Soul Survivors

To a hip-hop fan, writing about how good De La Soul is or how much De La Soul has contributed to the progression and preservation of true hip-hop would be like writing about this hip new place called Silver Lake—ever heard of it?—while drawing comparisons to Williamsburg or doing an expos on these newfangled things called blogs.

While those in the know recognize De La Soul's profound contribution to hip-hop, scads of people have heard the name without knowing what they do or have done.

So here is a De La Soul tutorial: Our lesson begins with Demon Days, the second LP from the Damon Albarn progeny group Gorillaz. The very dudes rapping on the release's lead single? None other than De La Soul.

Albarn's collaboration with the rappers produced the hookiest non-hook I've heard in years: “Don't stop, get it, get it/Until you're Cheddar header/Yo, watch the way I navigate/ahahahaha.” And just like how Del helped to nudge Gorillaz's lead single off their first full-length, “Dirty Harry,” De La helped to launch Gorillaz headfirst into the real, real mainstream: hello, massive airplay, roller-skating iPod commercial and performing with Madge herself at the 2006 Grammys!

But De La got started much earlier than that, with 1989's 3 Feet High and Rising, a critically acclaimed smash success for the hip-hop world. And it was there did De La make another mainstream impression you've probably heard of: “Me, Myself and I”—you know, “Mirror, mirror on the wall/Tell me, mirror, what is wrong?/Can it be my De La clothes/Or is it just my De La song?”

3 Feet High and Rising, probably the only hip-hop record named after a Johnny Cash lyric, preached a message of love and peace and all sorts of warm, happy, gooey stuff that most other rap groups in the '80s just didn't care about. In “Plug Tunin”: “Dove'll teach the truth, Posdnuous will preach the youth/To the fact that this will bring an end to the negative/Flow to the sway 'cause I say fa-so-la-ti/At the top we dwell/Difference is fame, and we rise, then we build.”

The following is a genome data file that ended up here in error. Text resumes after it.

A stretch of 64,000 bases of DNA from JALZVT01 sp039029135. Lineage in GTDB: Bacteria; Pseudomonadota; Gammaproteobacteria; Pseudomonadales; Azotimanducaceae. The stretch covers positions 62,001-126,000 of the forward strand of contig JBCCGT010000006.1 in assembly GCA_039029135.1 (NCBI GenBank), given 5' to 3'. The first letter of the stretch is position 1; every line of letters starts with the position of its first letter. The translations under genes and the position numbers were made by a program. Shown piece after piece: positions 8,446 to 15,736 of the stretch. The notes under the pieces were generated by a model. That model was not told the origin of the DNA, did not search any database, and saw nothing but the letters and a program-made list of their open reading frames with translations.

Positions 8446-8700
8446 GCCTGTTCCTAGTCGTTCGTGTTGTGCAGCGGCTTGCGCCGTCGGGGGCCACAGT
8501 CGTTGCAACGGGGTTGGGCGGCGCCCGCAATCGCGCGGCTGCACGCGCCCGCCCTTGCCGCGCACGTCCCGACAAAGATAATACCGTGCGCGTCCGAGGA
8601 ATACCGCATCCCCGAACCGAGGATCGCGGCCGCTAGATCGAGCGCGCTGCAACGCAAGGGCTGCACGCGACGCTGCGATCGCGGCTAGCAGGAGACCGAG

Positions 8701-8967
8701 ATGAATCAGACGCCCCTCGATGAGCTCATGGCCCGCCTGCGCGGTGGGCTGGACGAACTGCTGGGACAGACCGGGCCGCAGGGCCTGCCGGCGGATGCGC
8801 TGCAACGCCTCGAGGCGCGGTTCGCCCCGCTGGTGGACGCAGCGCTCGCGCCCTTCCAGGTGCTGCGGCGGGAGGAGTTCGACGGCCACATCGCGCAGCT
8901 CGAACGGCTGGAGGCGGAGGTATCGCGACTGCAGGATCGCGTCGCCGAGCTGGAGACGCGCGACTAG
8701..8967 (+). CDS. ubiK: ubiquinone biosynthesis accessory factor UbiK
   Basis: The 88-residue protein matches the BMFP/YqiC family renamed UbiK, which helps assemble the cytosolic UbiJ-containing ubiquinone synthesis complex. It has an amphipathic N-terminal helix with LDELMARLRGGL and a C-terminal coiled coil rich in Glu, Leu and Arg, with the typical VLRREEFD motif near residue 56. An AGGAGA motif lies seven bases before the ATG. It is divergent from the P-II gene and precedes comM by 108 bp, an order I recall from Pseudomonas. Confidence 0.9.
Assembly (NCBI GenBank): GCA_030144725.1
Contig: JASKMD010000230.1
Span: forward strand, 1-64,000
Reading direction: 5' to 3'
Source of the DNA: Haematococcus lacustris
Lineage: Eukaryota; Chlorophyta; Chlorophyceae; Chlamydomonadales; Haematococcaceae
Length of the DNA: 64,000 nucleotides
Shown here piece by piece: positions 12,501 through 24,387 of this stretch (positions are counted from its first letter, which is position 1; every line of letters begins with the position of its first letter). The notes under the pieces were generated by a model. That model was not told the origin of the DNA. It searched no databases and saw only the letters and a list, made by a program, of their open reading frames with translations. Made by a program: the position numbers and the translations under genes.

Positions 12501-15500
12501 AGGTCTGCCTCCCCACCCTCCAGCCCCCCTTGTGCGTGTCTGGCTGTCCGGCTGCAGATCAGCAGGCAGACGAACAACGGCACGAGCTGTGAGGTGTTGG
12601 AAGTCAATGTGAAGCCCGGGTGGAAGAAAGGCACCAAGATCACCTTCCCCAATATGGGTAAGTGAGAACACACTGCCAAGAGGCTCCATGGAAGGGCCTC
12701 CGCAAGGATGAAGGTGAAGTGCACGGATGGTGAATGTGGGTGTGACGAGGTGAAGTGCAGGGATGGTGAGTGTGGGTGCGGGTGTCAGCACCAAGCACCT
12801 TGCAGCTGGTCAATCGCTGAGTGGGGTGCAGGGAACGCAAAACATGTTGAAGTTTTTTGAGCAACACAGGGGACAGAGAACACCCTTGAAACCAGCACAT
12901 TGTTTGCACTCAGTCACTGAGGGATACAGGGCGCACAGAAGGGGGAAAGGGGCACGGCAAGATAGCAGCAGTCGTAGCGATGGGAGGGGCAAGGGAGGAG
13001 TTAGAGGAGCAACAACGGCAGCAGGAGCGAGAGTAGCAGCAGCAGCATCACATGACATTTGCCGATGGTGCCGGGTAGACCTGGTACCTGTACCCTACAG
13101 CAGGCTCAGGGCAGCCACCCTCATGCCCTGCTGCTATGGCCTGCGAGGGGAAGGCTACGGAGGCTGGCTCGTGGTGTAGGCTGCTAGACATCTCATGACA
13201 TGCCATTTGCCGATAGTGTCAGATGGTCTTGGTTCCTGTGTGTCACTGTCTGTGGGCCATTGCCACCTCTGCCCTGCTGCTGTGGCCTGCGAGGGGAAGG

This was part of the D.A.I.S.Y. era, which stands for Da Inner Sound, Y'all. De La Soul, comprised of Posdnuos, Dave and Maseo, brought sampling to a whole new level with this debut LP—drawing from Johnny Cash, Hall N Oates, Steely Dan, and others. Produced by Prince Paul, 3 Feet High and Risingwas commercially successful (No. 1 on the Billboardcharts), critically acclaimed, and it influenced sampling for years to come.

But instead of getting comfortable with the formula and releasing something else in the same vein, the group mixed things up on their 1991 follow-up, De La Soul Is Dead, which focused on calling out the violent state and direction in which hip-hop was headed: “Yo, my name is MC No Shame, and when I ain't getting busted in bed with your mama or sellin' crack to the kids at Amityville High School, hey, I'm listening to my man, the Doo Doo Man, on WRMS, peace!”

Later, “Supa Emcees” off Stakes Is High similarly called out fake MCs—”I heard you want to fight me, with your words onstage/So Mase pulls that instrumental from the jam YOU made/And as he starts cutting what you sold, I'll talk all over your tones/as if my name was Pete Rock or Sean 'Puffy' Combs/ Send your tattered ass home, with celly phones I roam/with my fleet, here to make this rap game complete.”

And more than anything, we are forever indebted to De La Soul for introducing many of rap's best and brightest onto the scene—A Tribe Called Quest, Mos Def—and working with some of the best and brightest period, such as Common, LA Symphony, Biz Markie, MF Doom, Ghostface Killah, and the list goes on.

The importance of De La Soul's collaborative efforts over the years is more dramatic when you consider the present state of the hip-hop genre. (Have you heard the top rap song on the charts right now? Mims' “This Is Why I'm Hot”? I mean, seriously: “This is why I'm hot, this is why I'm hot, this is why, this is why, this is why I'm hot this is why I'm hot”—and he never really goes on to explain whyhe's hot?)

With De La Soul's career having spanned almost 20 years and its presence still being felt, it's amazing these legends' Orange County show is not at Verizon, the Honda Center or even the House of Blues, but in Santa Ana at the gritty Galaxy. Those in the know will be front and center.


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